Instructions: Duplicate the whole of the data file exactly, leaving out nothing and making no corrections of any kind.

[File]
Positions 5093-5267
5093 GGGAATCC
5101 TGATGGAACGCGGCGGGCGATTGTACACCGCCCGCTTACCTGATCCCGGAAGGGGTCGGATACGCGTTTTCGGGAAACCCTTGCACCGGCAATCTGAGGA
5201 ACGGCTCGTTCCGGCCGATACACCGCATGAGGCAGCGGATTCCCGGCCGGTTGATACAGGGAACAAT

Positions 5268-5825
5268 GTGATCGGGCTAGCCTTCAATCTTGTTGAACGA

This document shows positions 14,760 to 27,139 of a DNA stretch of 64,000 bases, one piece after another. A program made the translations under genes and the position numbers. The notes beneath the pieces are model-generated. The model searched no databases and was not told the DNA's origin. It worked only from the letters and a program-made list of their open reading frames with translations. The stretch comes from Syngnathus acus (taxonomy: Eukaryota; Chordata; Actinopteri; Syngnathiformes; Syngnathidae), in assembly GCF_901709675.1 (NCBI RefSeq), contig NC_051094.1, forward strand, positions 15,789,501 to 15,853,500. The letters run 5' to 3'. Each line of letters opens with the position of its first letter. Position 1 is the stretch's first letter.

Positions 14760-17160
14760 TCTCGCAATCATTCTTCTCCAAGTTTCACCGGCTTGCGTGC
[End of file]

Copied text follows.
Positions 5093-5267
5093 GGGAATCC
5101 TGATGGAACGCGGCGGGCGATTGTACACCGCCCGCTTACCTGATCCCGGAAGGGGTCGGATACGCGTTTTCGGGAAACCCTTGCACCGGCAATCTGAGGA
5201 ACGGCTCGTTCCGGCCGATACACCGCATGAGGCAGCGGATTCCCGGCCGGTTGATACAGGGAACAAT

Positions 5268-5825
5268 GTGATCGGGCTAGCCTTCAATCTTGTTGAACGA

This document shows positions 14,760 to 27,139 of a DNA stretch of 64,000 bases, one piece after another. A program made the translations under genes and the position numbers. The notes beneath the pieces are model-generated. The model searched no databases and was not told the DNA's origin. It worked only from the letters and a program-made list of their open reading frames with translations. The stretch comes from Syngnathus acus (taxonomy: Eukaryota; Chordata; Actinopteri; Syngnathiformes; Syngnathidae), in assembly GCF_901709675.1 (NCBI RefSeq), contig NC_051094.1, forward strand, positions 15,789,501 to 15,853,500. The letters run 5' to 3'. Each line of letters opens with the position of its first letter. Position 1 is the stretch's first letter.

Positions 14760-17160
14760 TCTCGCAATCATTCTTCTCCAAGTTTCACCGGCTTGCGTGC